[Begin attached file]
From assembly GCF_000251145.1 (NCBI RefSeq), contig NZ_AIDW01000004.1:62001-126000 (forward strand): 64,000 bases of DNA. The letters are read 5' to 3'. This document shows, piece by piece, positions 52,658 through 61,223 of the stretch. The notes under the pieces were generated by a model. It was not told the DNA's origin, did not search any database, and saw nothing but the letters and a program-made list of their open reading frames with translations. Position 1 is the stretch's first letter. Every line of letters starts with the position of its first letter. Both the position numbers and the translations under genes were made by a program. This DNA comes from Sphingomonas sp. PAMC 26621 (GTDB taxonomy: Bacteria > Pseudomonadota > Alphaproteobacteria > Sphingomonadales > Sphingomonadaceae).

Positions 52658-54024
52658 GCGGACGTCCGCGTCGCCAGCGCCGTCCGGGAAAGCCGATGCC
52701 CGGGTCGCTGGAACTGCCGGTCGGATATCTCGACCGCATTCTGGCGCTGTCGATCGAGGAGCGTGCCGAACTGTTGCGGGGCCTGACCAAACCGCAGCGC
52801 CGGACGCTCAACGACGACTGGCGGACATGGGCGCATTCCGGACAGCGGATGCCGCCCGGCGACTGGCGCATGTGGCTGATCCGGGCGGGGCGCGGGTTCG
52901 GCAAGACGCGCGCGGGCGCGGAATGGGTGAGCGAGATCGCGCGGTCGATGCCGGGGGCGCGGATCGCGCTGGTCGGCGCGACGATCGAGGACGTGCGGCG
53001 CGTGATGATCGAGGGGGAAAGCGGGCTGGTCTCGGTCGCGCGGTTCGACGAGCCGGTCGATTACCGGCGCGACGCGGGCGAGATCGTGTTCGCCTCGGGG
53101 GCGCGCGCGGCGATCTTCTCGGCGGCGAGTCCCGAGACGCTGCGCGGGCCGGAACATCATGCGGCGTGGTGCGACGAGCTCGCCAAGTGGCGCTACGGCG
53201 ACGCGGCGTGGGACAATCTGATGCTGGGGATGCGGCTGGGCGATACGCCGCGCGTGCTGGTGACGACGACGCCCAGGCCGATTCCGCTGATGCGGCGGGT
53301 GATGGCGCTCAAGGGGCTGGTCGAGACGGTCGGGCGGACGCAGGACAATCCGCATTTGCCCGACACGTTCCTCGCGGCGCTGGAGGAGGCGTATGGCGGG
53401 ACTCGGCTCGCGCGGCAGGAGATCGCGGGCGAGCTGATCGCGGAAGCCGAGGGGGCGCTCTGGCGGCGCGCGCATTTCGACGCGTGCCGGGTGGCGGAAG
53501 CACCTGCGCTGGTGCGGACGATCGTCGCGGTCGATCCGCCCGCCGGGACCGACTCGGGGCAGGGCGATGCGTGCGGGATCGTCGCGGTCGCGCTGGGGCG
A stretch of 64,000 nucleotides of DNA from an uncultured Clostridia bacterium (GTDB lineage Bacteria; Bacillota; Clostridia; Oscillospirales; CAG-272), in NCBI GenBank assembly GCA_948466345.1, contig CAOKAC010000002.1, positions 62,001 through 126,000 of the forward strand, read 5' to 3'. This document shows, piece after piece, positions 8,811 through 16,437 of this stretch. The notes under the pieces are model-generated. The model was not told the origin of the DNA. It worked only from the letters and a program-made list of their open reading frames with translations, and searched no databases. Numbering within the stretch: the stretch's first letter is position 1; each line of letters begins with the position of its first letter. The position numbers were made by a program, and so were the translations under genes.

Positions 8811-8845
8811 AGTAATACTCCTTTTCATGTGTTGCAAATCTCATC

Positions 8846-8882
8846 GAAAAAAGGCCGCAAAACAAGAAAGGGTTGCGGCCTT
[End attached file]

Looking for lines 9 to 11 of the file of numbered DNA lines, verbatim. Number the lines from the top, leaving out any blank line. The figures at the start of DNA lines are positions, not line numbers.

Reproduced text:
53201 ACGCGGCGTGGGACAATCTGATGCTGGGGATGCGGCTGGGCGATACGCCGCGCGTGCTGGTGACGACGACGCCCAGGCCGATTCCGCTGATGCGGCGGGT
53301 GATGGCGCTCAAGGGGCTGGTCGAGACGGTCGGGCGGACGCAGGACAATCCGCATTTGCCCGACACGTTCCTCGCGGCGCTGGAGGAGGCGTATGGCGGG
53401 ACTCGGCTCGCGCGGCAGGAGATCGCGGGCGAGCTGATCGCGGAAGCCGAGGGGGCGCTCTGGCGGCGCGCGCATTTCGACGCGTGCCGGGTGGCGGAAG